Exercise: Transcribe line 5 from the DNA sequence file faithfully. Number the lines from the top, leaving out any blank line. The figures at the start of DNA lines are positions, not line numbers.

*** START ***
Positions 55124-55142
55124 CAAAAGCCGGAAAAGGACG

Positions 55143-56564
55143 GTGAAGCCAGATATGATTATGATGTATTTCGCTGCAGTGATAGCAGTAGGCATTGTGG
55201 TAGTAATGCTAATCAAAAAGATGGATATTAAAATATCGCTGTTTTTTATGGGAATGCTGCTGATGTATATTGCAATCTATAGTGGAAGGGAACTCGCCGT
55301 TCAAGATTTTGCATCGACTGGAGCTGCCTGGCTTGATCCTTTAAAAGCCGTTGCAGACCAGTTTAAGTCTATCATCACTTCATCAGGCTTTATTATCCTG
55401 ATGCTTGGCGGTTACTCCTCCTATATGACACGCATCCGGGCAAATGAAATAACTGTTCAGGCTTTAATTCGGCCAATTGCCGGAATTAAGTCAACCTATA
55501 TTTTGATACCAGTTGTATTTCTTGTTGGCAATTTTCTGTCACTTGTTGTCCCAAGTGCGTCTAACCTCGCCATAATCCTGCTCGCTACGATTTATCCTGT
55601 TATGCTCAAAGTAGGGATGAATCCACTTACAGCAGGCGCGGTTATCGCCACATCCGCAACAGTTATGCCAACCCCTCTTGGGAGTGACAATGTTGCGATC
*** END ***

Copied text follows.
55201 TAGTAATGCTAATCAAAAAGATGGATATTAAAATATCGCTGTTTTTTATGGGAATGCTGCTGATGTATATTGCAATCTATAGTGGAAGGGAACTCGCCGT